It is unclear whether the Ukrainian team was directed by Russia or if it was acting out of shared sympathies, and Mr. Van Bommel said he never checked their identities. But Europe’s political establishment, already rattled by Britain’s vote to leave the European Union and the election of President Trump in the United States, is worried that the Netherlands referendum could foreshadow what is to come. [Continue reading…]
The Daily Beast reports: President Trump may be continuing his public pursuit for Vladimir Putin’s affections. But behind the scenes, the United States is quietly preparing to wage an information war against Russia.
The 2016 presidential campaign alerted the public to the concept of information as a weapon — and to its incredible effectiveness when used just right. From WikiLeaks to RT to Sputnik, the Russian government tried to sow discord among Americans, according to a recent U.S. intelligence report. To some extent it succeeded, by facilitating public skepticism of American institutions and the press—and undermining Hillary Clinton’s campaign.
“Russia is trying to create civic chaos, questions about what is reliable, and mistrust about institutions,” said Karl Altau, director of the Joint Baltic American National Committee, which advocates against Russian misinformation. “It’s a national threat. This is something responsible citizens need to be aware of.”
Russian intervention in the U.S. democratic process caught many American policymakers dozing at the wheel, observers say. But the dramatic nature of the intelligence community’s findings, both before and after Trump’s election, has woken them up.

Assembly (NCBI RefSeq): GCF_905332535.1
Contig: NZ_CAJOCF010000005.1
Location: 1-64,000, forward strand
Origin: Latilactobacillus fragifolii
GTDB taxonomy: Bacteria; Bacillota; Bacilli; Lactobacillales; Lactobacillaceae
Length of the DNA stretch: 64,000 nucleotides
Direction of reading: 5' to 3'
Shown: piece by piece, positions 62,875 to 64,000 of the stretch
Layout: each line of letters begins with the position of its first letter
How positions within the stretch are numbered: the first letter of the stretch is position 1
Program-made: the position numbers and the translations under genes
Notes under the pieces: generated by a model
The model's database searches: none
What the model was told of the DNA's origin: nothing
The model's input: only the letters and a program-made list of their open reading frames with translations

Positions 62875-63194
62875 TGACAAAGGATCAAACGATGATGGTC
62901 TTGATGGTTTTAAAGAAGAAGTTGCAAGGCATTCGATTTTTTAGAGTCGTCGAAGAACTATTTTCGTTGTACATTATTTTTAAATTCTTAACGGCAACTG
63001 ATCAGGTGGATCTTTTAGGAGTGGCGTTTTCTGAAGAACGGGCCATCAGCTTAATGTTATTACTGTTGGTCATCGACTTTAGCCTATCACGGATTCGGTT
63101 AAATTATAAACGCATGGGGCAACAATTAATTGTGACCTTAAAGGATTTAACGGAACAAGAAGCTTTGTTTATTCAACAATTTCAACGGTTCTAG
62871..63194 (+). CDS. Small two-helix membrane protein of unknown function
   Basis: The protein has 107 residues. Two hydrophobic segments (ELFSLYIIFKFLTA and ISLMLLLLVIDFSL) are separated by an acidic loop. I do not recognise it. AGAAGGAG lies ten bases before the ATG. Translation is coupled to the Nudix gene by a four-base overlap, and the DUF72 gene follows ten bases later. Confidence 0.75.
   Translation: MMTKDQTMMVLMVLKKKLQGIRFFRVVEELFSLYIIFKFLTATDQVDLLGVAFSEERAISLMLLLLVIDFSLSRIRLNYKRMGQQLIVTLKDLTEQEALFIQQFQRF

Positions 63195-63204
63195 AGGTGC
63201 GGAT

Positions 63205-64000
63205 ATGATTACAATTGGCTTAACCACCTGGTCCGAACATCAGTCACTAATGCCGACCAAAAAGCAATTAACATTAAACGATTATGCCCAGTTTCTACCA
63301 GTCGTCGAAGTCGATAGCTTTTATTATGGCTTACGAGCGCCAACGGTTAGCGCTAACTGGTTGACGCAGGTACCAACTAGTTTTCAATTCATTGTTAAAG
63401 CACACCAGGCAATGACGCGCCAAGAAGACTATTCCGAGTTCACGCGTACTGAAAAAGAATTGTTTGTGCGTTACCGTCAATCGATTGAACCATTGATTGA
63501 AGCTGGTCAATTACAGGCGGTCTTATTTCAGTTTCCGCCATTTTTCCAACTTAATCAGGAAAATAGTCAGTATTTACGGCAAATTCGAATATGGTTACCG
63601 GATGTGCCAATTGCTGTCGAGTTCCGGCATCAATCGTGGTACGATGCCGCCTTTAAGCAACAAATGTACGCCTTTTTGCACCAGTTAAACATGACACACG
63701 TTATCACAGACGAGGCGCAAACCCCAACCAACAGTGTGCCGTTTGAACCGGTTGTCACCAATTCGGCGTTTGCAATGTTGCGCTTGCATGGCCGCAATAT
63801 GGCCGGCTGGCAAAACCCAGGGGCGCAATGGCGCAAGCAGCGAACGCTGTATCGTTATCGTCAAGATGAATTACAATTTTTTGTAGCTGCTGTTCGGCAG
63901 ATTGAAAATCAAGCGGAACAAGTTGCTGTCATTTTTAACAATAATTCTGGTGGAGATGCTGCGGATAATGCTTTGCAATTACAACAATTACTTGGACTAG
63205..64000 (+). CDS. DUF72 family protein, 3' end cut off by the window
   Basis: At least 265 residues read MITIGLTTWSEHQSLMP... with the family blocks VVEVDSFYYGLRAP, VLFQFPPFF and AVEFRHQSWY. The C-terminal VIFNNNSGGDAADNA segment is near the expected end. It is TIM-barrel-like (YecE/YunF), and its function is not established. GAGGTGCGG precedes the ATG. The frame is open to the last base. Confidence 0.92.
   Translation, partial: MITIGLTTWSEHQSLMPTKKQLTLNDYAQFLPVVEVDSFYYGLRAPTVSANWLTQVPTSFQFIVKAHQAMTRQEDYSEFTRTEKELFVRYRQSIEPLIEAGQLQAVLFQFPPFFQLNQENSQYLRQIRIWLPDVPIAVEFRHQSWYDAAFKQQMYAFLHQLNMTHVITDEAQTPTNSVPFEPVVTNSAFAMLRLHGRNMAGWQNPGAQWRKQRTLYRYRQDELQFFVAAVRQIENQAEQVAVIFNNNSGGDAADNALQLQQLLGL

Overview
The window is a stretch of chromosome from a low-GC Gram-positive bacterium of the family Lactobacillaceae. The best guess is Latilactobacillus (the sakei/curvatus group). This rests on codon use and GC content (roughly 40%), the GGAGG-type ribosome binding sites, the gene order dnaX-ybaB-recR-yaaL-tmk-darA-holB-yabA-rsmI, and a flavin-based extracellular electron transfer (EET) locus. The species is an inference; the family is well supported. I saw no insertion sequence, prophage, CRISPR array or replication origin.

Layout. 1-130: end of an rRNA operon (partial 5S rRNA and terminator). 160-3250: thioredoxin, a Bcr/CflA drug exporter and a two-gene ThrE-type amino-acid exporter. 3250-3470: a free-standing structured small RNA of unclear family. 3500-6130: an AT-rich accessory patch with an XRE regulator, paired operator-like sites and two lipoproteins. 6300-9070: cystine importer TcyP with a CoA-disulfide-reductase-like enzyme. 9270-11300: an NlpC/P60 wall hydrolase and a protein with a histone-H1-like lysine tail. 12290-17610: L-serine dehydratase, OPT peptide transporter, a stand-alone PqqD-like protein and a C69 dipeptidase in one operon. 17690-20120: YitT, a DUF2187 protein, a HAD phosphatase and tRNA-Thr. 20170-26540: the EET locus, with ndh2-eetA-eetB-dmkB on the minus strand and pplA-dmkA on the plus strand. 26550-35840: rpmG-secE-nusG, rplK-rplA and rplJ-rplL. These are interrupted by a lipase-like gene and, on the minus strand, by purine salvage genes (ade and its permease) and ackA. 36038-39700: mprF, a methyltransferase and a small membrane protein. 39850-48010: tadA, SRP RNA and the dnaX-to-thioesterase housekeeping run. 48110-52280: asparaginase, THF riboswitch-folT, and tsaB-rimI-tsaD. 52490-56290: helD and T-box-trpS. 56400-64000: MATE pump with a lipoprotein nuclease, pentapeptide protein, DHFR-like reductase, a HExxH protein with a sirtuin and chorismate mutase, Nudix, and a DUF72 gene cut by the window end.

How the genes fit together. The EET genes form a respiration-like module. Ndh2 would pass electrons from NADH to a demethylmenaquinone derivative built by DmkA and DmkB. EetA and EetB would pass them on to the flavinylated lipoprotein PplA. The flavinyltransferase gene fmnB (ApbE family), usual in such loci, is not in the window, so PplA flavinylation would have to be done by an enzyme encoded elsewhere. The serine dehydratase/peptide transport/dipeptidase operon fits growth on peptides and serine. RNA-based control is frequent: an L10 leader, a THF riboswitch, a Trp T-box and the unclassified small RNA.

“This was not paid much attention to until the Hillary Clinton [presidential campaign was upended by hacked and leaked emails] last summer,” said Donald Jensen, a senior fellow at the Center for European Policy Analysis, a leading think-tank on Russian information warfare. “If you went around town last spring and asked senators and lawmakers if this is a problem, they would have said ‘no’… People are playing catch-up.”
Without fanfare, the catch-up is slowly beginning. The United States government is spending tens of millions of dollars to counter propaganda from Vladimir Putin and other state actors, a move slipped into the thousands of pages of the annual defense policy bill passed by Congress. [Continue reading…]
The Telegraph reports: Russia is seeking to influence the outcome of several key elections in European countries this year with fake news, a special task force set up by the European Union has warned.
The EU is reportedly allocating more funds to its East StratCom task force to counter the disinformation, amid fears Russia will target elections in France, Germany and the Netherlands
“There is an enormous, far-reaching, at least partly organized, disinformation campaign against the EU, its politicians and its principles,” a source close to the task force told Germany’s Spiegel magazine.
It is “highly likely” Russia will try to influence European elections “as it did in the US”, the source said.
The number one target is Angela Merkel, who has been subjected to a “bombardment” of fake news over her refugee policy and support for economic sanctions against Russia.
Disinformation is “part of state policy” and a “military tool” for the Kremlin”. [Continue reading…]
The New York Times reports: It was early fall, and Donald J. Trump, behind in the polls, seemed to be preparing a rationale in case a winner like him somehow managed to lose. “I’m afraid the election is going to be rigged, I have to be honest,” the Republican nominee told a riled-up crowd in Columbus, Ohio. He was hearing “more and more” about evidence of rigging, he added, leaving the details to his supporters’ imagination.
A few weeks later, Cameron Harris, a new college graduate with a fervent interest in Maryland Republican politics and a need for cash, sat down at the kitchen table in his apartment to fill in the details Mr. Trump had left out. In a dubious art just coming into its prime, this bogus story would be his masterpiece.